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Childhood Central Nervous System Atypical Teratoid/Rhabdoid Tumor Treatment (PDQ®): Treatment - Patient Information [NCI] - Treatment Option Overview

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Some cancer treatments cause side effects months or years after treatment has ended.

Side effects from cancer treatment that begin during or after treatment and continue for months or years are called late effects. Late effects of cancer treatment may include the following:

  • Physical problems.
  • Changes in mood, feelings, thinking, learning, or memory.
  • Second cancers (new types of cancer).

Some late effects may be treated or controlled. It is important to talk with your child's doctors about the effects cancer treatment can have on your child. (See the PDQ summary on Late Effects of Treatment for Childhood Cancer for more information).

Four types of treatment are used:

Surgery

Surgery is used to diagnose and treat atypical teratoid/rhabdoid tumor. See the General Information section of this summary.

Even if the doctor removes all the cancer that can be seen at the time of the surgery, most patients will be given chemotherapy and possibly radiation therapy after surgery to kill any cancer cells that are left. Treatment given after the surgery, to lower the risk that the cancer will come back, is called adjuvant therapy.

Chemotherapy

Chemotherapy is a cancer treatment that uses drugs to stop the growth of cancer cells, either by killing the cells or by stopping them from dividing. When chemotherapy is taken by mouth or injected into a vein or muscle, the drugs enter the bloodstream and can reach cancer cells throughout the body (systemic chemotherapy). When chemotherapy is placed directly into the cerebrospinal fluid, an organ, or a body cavity such as the abdomen, the drugs mainly affect cancer cells in those areas (regional chemotherapy). The way the chemotherapy is given depends on the type of cancer being treated.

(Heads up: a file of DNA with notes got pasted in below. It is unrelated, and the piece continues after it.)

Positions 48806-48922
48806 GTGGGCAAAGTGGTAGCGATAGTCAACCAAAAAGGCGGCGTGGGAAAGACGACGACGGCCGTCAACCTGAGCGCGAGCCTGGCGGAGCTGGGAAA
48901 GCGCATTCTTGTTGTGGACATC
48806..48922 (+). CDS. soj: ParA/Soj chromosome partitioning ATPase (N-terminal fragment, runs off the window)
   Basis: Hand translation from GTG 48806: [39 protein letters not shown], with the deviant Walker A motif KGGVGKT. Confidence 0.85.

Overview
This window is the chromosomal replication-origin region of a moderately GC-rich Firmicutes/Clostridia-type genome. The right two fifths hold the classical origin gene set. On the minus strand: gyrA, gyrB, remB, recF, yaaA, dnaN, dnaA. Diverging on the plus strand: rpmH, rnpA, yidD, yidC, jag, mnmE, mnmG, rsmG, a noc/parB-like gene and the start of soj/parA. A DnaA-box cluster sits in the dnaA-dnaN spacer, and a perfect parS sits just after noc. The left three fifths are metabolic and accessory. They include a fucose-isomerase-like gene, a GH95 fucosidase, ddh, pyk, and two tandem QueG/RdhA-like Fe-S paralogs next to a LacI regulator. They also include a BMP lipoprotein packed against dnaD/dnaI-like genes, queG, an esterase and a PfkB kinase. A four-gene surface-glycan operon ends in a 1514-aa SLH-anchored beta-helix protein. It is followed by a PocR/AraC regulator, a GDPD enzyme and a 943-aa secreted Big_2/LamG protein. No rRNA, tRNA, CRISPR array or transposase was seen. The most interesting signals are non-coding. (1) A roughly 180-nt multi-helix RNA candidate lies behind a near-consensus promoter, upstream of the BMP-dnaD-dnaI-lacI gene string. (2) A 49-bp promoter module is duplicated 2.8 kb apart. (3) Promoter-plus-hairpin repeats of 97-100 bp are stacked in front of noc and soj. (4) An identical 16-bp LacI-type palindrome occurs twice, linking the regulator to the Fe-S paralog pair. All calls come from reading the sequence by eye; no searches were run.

Anticancer drugs given by mouth or vein to treat brain and spinal cord tumors cannot cross the blood-brain barrier and enter the fluid that surrounds the brain and spinal cord. Instead, an anticancer drug is injected into the fluid-filled space to kill cancer cells there. This is called intrathecal chemotherapy.

Radiation therapy

Radiation therapy is a cancer treatment that uses high-energy x-rays or other types of radiation to kill cancer cells or keep them from growing. There are two types of radiation therapy. External radiation therapy uses a machine outside the body to send radiation toward the cancer. Internal radiation therapy uses a radioactive substance sealed in needles, seeds, wires, or catheters that are placed directly into or near the cancer. The way the radiation therapy is given depends on the type of tumor being treated and whether it has spread. External radiation therapy may be given to the brain and spinal cord.

Because radiation therapy can affect growth and brain development in young children, especially children who are three years old or younger, the dose of radiation therapy may be lower than usual.

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WebMD Public Information from the National Cancer Institute

Last Updated: February 25, 2014
This information is not intended to replace the advice of a doctor. Healthwise disclaims any liability for the decisions you make based on this information.
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